In those envelopes paper is often glued pretty well to bubble wrap portion, making it hard to separate. On top of that bubble wrap itself is seldom recycled - for example in my area of Ontario, Canada it does not qualify for curb-side pick up of recyclables.

Are there any environmentally friendly ways to dispose of those? I would not buy them, but when you order online, usually you do not have a choice on how the merchandise will be packed.

  • Even if you're about to throw them out, because you have too many and won't reuse them, remember to pop all the bubbles for your enjoyment, giving them last moment to shine and be useful. Nov 18, 2019 at 15:56
  • In addition to the answers below, try to lobby companies you get them from (and politicians) to no longer use these. There are limited cases where the bubble needs to be affixed to the paper, so creating ones that do not have the 2 sections affixed to each other would work in most cases and would allow people to recycle both components. They also make 100% recyclable padded envelopes with no plastic content. Jan 26, 2022 at 7:18

6 Answers 6


Not an exact answer to what you're asking, but:

Re-use them!

Re-using is almost always better than recycling, since recycling isn't 'free' (it still takes energy).

They take up little space, you can save them for years, you don't have to go to the post-office when you do need them, and it saves you some money!

  • 2
    Yeah, I suppose if you open them carefully, and then cover up old address labels, those could be reused - at least few times before they disintegrate. Mar 11, 2015 at 0:16
  • 2
    I re-use mine all the time. I keep them in a pile somewhere and every time I have to mail something, I use them. Just peel off the old stickers.
    – lemontwist
    Mar 22, 2015 at 14:50
  • 1
    I have given up collecting them as they arrive far faster than I need them.
    – PJTraill
    Jul 5, 2018 at 13:23
  • I worked in a small company, and we had a room called Packaging room. There, we would throw all packaging materials fro the stuff we received, and use them to pack the goods we were sending out. The company does not provide goods for the end user, so there was little concern about the "aesthetic" aspects. Nov 18, 2019 at 15:55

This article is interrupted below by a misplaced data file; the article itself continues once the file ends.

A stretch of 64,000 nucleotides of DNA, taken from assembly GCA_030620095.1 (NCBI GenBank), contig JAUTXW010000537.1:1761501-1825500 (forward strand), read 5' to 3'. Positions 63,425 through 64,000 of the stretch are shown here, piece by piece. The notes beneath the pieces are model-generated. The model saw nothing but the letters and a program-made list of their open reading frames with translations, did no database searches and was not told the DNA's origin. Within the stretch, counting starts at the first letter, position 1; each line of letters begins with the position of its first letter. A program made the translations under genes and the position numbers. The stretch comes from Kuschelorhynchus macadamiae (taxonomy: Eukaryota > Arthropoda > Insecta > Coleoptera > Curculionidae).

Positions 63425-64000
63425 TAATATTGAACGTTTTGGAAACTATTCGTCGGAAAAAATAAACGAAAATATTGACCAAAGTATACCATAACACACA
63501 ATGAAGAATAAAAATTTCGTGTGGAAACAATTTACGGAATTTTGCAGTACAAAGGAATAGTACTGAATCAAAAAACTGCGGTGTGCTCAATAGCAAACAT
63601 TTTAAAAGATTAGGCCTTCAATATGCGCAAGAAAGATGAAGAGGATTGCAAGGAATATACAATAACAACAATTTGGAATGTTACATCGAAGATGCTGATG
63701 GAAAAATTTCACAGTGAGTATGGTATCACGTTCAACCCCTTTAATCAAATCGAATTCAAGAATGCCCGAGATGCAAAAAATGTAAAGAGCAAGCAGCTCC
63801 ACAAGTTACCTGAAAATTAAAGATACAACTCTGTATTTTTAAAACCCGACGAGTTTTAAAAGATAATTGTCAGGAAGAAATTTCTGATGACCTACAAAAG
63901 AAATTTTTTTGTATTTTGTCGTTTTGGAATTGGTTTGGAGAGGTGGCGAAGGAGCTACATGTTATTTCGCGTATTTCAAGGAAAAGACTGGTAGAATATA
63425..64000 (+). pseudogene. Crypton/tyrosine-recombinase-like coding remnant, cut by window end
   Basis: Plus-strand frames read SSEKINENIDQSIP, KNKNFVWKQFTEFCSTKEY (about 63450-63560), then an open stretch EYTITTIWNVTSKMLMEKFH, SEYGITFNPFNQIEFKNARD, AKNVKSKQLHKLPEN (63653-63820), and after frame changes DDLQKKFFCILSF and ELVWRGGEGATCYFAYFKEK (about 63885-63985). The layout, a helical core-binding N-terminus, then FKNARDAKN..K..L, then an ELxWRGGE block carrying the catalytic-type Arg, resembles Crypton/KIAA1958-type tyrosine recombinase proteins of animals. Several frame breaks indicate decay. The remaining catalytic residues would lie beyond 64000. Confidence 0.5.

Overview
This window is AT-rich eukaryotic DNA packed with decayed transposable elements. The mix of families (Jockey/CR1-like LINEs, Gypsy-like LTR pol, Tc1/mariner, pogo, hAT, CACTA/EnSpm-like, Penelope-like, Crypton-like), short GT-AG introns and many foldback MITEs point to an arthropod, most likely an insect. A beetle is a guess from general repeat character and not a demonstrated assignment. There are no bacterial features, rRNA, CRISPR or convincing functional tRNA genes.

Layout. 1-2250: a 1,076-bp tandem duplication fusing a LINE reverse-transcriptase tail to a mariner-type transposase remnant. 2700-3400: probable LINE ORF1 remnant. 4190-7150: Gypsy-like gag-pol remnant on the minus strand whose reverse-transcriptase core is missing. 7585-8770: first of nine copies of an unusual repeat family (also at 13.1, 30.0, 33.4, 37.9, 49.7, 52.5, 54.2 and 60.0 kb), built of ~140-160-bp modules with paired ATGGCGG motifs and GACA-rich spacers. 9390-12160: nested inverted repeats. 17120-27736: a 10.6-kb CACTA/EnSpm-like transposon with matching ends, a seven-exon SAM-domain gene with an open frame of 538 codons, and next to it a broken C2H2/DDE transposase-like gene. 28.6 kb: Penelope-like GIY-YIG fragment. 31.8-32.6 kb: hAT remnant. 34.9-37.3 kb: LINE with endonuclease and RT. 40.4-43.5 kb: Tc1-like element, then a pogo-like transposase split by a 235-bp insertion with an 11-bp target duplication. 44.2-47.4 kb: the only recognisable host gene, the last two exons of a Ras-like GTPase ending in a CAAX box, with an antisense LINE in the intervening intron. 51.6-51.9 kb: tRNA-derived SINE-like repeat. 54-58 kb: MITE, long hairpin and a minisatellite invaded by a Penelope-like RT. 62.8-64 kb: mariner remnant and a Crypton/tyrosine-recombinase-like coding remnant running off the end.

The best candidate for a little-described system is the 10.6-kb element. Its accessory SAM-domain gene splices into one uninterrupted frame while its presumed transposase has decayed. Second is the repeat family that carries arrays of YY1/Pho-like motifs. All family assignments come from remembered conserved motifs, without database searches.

1. Try to reuse

Reuse is always better than recycling or disposal because 1) it saves energy that is used in the recycling process and 2) it saves energy and materials for manufacturing and transporting new or recycled envelopes.

The most simply way of reuse would be to relabel and resend, but you can also reuse the envelopes for other purposes, for example as knee pads for gardening work. If you have lots of envelopes you can give them away to friends and family or on websites like freecycle.org.

2. Check with your local recycling facility

I heard that there are a few recycling companies that accept paper/plastic-composite materials. Although they seem to be rare, it doesn't hurt to check this first. While you are at it also check which types of plastic your local recycling facility accepts (for the next step).

3. Try to separate the paper and plastic

You mentioned that in your case it's impossible to separate the paper and plastic and for some types of envelopes this is very true, but sometimes cutting the envelope open first with a scissor gives you better access to the bubble wrap allowing you to separate it after all. However separating only makes sense if you can recycle the paper and/or plastic.

If you can separate but the plastic isn't of a type that is recycled by your local recycling company, you can try upcycling plastics by melting them into something else (see also Fusing plastic bags). Be careful when you do this, because melting plastics may release toxic fumes!

4. Check with the envelope manufacturer/sender

If you can't separate the paper and plastic or if you can't find out what kind of plastic was used (most likely it's LDPE), you could try to contact the envelope manufacturer. They should be able to tell you what kind of plastic it is and perhaps provide alternative recycling options. If the manufacturer has no good recycling options urge them to become more environmentally aware. You can also contact the envelope sender and ask them to start using recyclable bubble mailers.


Perhaps use them when packing things for storage: small fragile items inside (plates, saucers, etc.) and/or packing between items. Cutting them up or in half furthers the use. Holiday ornaments, similar items would be better protected. Just some thoughts.


I say go back to mailing envelopes of heavy brown paper, like the used paper bags in the Super markets. Why did this plastic bubble inside and outside take the front runner as protecting the contents? Let's pack our mailings with extra newspaper (that is biodegradable).

  • 1
    Quite so, but that is not what the question is about: what do you do when you get something in one of these envelopes?
    – PJTraill
    Jul 5, 2018 at 13:25

You can reuse padded envelopes and mailers by donating them on BoxGiver.com. Hope that helps!


In the UK, most bubble wrap is LDPE and can be recycled in supermarkets along with other film and thin/"single-use" bags.

As others have said...it'd be best if we wean ourselves off disposable products altogether but that's a matter of writing emails to retailers and politicians and hoping for progress!

  • Welcome to Sustainable Living! Do supermarkets in your area also accept bubble wrap envelopes (combination of paper and plastic)?
    – THelper
    Mar 22, 2022 at 18:30

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